Krystal Ball
Get Krystal Ball essential facts below. View Videos or join the Krystal Ball discussion. Add Krystal Ball to your topic list for future reference or share this resource on social media.
Krystal Ball

Krystal Ball
Krystal Ball (D), candidate for US House in VA-01 (cropped).jpg
Ball in 2009
Krystal Marie Ball

(1981-11-24) November 24, 1981 (age 38)
Alma materUniversity of Virginia
OccupationSmall business owner, political commentator
Jonathan Dariyanani

Krystal Marie Ball (born November 24, 1981) is an American political pundit and journalist who co-hosts Rising with the Hill's Krystal Ball and Saagar Enjeti,[1] produced by The Hill. She has appeared on Fox News, CNN, CNBC and Real Time with Bill Maher. She was previously a contributor under contract for MSNBC and a regular contributor to the HuffPost.

Ball was the Democratic Party nominee for Congress in Virginia's 1st congressional district in the 2010 election, losing to Republican incumbent Rob Wittman. She co-hosted the MSNBC show The Cycle from June 2012 to July 2015. In May 2017, she created the People's House Project, a political action committee working on behalf of Democratic causes.

Early life and education

Ball was born on November 24, 1981 in King George County, Virginia, 60 miles south of Washington, D.C.[2] Her father Edward Ball is a physicist and mother Rose Marie Ball, a teacher. The name Krystal came from her father, a physicist who wrote his dissertation on crystals.[3] She has two older sisters, Holly and Heidi.[4]

Ball graduated from King George High School in King George, Virginia and then attended Clemson University for one year before transferring to the University of Virginia, where she received a bachelor's degree in economics.[5]


Ball is a business owner and a certified public accountant.[6] She previously worked for the federal contractor CGI Group[7] and traveled to Louisiana to assist in the courts' efforts to recover after Hurricane Katrina. She is a former columnist for The Atlantic.[8]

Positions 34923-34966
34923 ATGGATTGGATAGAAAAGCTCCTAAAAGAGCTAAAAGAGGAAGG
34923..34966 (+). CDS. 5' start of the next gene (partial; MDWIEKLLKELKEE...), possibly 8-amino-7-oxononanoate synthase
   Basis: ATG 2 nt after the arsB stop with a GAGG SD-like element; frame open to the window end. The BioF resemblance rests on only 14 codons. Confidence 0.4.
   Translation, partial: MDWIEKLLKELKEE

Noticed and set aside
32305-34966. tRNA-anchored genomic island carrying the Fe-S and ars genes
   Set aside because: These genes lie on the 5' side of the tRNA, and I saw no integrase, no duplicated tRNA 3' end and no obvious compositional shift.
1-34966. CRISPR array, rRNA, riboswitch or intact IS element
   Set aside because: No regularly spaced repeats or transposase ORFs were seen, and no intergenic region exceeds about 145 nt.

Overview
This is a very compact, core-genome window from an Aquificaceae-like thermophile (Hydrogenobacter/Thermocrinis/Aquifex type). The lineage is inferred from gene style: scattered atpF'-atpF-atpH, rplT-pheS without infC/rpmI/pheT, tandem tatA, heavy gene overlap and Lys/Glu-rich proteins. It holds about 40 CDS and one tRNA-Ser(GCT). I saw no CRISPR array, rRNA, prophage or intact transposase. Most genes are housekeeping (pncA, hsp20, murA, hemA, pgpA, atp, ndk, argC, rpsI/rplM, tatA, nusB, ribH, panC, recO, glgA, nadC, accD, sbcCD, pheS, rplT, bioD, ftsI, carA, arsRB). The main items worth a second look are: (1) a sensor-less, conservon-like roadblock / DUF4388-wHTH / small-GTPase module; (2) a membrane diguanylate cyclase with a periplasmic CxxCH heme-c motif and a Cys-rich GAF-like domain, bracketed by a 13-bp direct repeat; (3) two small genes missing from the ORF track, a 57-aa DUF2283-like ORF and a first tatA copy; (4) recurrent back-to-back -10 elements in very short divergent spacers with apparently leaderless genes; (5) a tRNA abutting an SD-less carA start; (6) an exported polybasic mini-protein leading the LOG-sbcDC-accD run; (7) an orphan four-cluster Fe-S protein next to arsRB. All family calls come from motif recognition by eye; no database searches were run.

In 2012, Ball launched a website calling for a boycott of advertisers on The Rush Limbaugh Show after Limbaugh's comments about Sandra Fluke.[9][10] Thinkprogress reported on March 2, 2012 that over 50 advertisers were confirmed to have dropped the show.[11][12]

2010 U.S. House campaign

In 2010, Ball ran to represent Virginia's 1st congressional district in the U.S. House of Representatives against Republican incumbent Rob Wittman. During the campaign, Ball supported education reform, including charter schools, using technology, alternative certification of teachers, and paying teachers six figure salaries.[13] She also called for a lifetime ban on lobbying by former members of Congress, banning lobbyist gifts, increasing disclosure, and establishing a new Independent Ethics Commission to investigate and audit influence by special interests.[14] Of Ball's fundraising, 72 percent was from out-of-state donors, and 28 percent in-state.[15] In total, she raised $1.06 million which was 20% less than her opponent.[16]

In October of that campaign, bloggers posted sexually suggestive photos of Ball with her then husband from a Christmas party in 2004.[17][18][19] Her campaign had little national attention before the incident. Ball initially blamed her opponent, Wittman, for the leak as being part of a smear campaign. Wittman released a statement opposing the leak and asked the bloggers to take it down.[18] Ball also complained about the double standard of expectations for male and female candidates given the scant attention Scott Brown had received for previously posing nude in Cosmopolitan.[19] She has used the experience as a warning for future candidates about their youthful indiscretions.[17]

Ball lost to Wittman by a margin of 63.90% to 34.76%.[20] Despite her loss, she was listed by Forbes as number 21 on the magazine's "The Top 25 Most Powerful Women of the Midterm Elections".[21]

Political action committee

In May 2017, Ball created the People's House Project, a political action committee (PAC) working on behalf of Democratic causes.[22] It was among the largest contributors to Richard Ojeda's campaign for the West Virginia Senate.[23]

In May 2018, McClatchy wrote of her PAC: